I like agile user stories. They make sense to me. 15 years ago – I wrote a lot of “Use Cases”. As use cases seemed to have some components I liked – they frightened and intimidated me - I found that as use cases would gradually become more complicated and cumbersome to write – I spent all my time writing, debugging, and maintaining them – yet, I found I was still not communicating with my customer or my development team very well. Quality didn’t improve. We still were at risk of building the wrong product.

Agile User Stories are a placeholder for conversation. I think that’s what I like the most about them. Conversations – especially face to face – are the best way humans transfer information between each other. The amount of information that humans can transfer between each other during a face to face meeting (something I call a “High Bandwidth” or “High Fidelity” meeting) is absolutely stunning. The further away we get from face to face, the more effort it takes to truly communicate and convey intention – and, more importantly, the more effort is required to receive this communication and its intentions. Communicating, using only documentation means that we need to put a HUGE effort into the documentation effort – both in the production of the document and the consumption of the document. For example, I’m sure I could have described this entire blog post in 5 minutes to you if we were having coffee at a Starbucks – however, it will take me much longer than 5 minutes to write this post – and it may take you longer to consume this post and the meaning and intent behind it. This is what I call “low bandwidth” or “low fidelity” communication. To me it’s like trying to talk through a straw.

User Stories also stress a few other things that I like (as with others such as Mike Cohn). A good user story has good structure. User Stories should highlight the Role/People/Personas involved in the story, what their goal is, and what the expected result should look like. This was also something I really liked about Use Cases – we called them Actors – which allowed me to “define” and “see” the system from the perspective of each of the Actors in the system. Making the Actor/Persona/User/Role (whatever you want to call them) front and center allows me to better understand and represent the value the system is attempting to provide.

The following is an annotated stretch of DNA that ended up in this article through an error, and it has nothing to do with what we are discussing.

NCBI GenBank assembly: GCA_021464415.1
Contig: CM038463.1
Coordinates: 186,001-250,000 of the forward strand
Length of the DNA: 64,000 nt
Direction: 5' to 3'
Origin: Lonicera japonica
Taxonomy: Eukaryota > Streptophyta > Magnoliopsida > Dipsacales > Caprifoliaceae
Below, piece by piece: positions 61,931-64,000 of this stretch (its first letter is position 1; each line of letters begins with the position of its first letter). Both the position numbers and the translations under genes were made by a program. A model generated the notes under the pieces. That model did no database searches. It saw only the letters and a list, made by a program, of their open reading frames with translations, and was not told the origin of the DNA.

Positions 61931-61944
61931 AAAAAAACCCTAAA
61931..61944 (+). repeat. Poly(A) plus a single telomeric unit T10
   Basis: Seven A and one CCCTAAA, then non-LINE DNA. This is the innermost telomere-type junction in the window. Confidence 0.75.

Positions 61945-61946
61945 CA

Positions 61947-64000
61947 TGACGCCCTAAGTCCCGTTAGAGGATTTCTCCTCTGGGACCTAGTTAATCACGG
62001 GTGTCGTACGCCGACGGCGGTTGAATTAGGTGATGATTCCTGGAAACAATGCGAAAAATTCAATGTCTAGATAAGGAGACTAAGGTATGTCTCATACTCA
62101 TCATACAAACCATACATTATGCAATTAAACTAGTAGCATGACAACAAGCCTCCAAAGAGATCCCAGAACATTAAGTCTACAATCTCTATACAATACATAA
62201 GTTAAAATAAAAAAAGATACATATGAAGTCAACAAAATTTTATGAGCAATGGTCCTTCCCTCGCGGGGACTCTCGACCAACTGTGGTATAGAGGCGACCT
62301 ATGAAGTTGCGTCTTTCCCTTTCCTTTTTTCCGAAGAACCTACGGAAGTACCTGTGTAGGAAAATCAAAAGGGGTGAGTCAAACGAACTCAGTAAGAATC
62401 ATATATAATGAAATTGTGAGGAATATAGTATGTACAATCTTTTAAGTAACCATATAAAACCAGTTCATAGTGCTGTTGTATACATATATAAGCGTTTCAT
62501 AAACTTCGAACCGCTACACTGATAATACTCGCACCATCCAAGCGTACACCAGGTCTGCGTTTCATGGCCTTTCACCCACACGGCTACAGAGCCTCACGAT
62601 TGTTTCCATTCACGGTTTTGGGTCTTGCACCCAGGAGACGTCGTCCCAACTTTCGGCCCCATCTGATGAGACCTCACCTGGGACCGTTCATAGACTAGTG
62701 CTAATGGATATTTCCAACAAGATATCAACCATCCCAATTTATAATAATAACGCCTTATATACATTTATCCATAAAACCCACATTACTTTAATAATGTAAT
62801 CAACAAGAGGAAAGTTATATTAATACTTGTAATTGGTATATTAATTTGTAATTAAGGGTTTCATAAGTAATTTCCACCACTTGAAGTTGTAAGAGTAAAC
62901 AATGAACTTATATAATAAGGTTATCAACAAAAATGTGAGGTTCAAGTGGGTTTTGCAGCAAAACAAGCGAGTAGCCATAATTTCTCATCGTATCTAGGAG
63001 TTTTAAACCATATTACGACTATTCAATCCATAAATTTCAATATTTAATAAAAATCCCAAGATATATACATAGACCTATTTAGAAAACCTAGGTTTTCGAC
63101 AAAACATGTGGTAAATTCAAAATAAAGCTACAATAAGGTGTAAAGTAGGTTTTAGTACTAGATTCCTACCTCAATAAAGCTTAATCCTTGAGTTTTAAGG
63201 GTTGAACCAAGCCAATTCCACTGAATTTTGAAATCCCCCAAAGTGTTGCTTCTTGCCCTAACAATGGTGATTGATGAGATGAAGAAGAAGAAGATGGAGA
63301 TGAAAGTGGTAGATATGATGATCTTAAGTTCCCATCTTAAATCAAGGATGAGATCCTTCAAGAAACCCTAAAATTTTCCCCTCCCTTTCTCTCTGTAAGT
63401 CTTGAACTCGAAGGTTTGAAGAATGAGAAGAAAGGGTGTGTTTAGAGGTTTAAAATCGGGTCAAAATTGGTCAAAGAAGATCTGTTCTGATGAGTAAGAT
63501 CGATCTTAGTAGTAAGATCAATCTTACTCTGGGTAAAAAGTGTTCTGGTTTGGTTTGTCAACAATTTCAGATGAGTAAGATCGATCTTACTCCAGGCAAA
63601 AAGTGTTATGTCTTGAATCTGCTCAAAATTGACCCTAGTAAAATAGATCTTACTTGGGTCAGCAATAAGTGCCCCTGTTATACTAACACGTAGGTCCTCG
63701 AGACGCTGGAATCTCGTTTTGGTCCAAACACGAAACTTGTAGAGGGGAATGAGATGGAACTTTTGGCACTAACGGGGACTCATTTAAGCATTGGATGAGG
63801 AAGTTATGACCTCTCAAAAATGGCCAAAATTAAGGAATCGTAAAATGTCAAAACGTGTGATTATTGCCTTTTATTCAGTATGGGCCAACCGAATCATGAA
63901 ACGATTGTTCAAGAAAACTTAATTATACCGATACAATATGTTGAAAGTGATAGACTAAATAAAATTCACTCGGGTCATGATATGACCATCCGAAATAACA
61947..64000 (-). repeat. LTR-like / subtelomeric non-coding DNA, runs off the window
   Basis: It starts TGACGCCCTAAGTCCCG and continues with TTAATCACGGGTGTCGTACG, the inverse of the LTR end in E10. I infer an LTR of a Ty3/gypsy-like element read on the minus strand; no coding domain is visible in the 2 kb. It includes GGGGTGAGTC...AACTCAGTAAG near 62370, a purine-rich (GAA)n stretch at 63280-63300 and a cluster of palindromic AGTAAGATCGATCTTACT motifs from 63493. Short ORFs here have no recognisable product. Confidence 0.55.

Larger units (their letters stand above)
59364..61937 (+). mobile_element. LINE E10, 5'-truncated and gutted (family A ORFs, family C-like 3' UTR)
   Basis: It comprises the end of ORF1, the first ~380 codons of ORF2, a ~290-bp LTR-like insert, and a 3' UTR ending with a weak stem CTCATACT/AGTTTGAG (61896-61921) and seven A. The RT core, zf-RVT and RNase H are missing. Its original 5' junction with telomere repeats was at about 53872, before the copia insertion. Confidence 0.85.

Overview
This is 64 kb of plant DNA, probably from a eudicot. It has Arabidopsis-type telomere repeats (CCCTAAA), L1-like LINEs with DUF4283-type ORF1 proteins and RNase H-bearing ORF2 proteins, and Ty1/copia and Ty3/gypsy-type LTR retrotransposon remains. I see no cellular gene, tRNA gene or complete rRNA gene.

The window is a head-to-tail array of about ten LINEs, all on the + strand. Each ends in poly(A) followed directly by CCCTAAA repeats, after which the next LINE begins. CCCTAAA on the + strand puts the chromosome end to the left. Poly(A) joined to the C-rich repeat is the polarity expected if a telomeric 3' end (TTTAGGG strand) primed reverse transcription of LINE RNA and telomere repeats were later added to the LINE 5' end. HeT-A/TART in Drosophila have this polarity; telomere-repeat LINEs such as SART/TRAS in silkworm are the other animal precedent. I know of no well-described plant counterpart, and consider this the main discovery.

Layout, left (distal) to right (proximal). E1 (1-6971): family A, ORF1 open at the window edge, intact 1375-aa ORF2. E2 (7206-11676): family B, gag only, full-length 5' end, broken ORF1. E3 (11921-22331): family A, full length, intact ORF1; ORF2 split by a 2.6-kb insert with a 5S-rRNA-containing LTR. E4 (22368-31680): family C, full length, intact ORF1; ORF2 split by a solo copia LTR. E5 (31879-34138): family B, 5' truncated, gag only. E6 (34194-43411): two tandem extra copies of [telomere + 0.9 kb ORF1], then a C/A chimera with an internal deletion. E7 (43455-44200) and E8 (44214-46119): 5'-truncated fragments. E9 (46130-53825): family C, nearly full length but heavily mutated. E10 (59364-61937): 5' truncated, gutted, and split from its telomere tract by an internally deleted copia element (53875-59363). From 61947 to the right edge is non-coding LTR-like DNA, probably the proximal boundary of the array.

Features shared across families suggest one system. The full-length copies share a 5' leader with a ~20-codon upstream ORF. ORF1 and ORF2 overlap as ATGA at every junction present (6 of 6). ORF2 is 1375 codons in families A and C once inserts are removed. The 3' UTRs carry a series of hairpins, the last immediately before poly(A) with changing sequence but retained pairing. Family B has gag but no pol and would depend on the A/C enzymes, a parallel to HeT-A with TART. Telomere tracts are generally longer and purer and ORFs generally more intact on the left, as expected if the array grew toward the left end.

Here is an example of a simple user story:

As a Customer Support Representative

I want to lookup up customer information based on the customer telephone numbers

so that I can quickly see customer history information when talking with customers on the phone

Not surprisingly, there are lots of other things you’ll need to know before you start writing code. Where do you get the customer phone number? Does it pop up on the computer? Do you ask the customer? What kind of customer information does the CSR want displayed on the screen once the record is fetched? This is the discussion part!!! We try to use High Bandwidth communication to have this conversation with our customers and our developers to make sure there is a deep understanding what “done” needs to look like.

Where do the results of this conversation go? In fact, what we focused on during our conversation is what “done” means – so, this becomes our target. I like to represent the answers to these questions as Acceptance Criteria for the User Story – a more explicit way of saying “according to our conversation, this is what success looks like”. As with a User Story – I like to have structure for these as well.

Given <precondition>

And <precondition>

When <action>

And <action>

Then <expected result>

And <expected result>


Here is a simple example:

Given the customer provides their telephone number to the CSR

When the CSR enters the telephone number into the Customer Search screen

And the customer has a record in the system with the corresponding phone number

Then the system will display the customer name, address, and a list of history of customer activities


What’s great about capturing the results of our conversations in this way is that we now have an explicit memory of the conversation we had (face it.. sometimes the best of us forget or make up memories) – and, more importantly, we have a way to agree to the meaning of “done” – as we can pass/fail these acceptance criteria very easily. In fact, if you really like Behavior Driven Development and Test Driven Development – having these acceptance criteria defined as they are is a great way to govern and drive your development efforts as your development team can now work to explicitly satisfy these criteria.

About the Author

Joel Semeniuk

is a Microsoft Regional Director and MVP Microsoft ALM. You can follow him on twitter @JoelSemeniuk.


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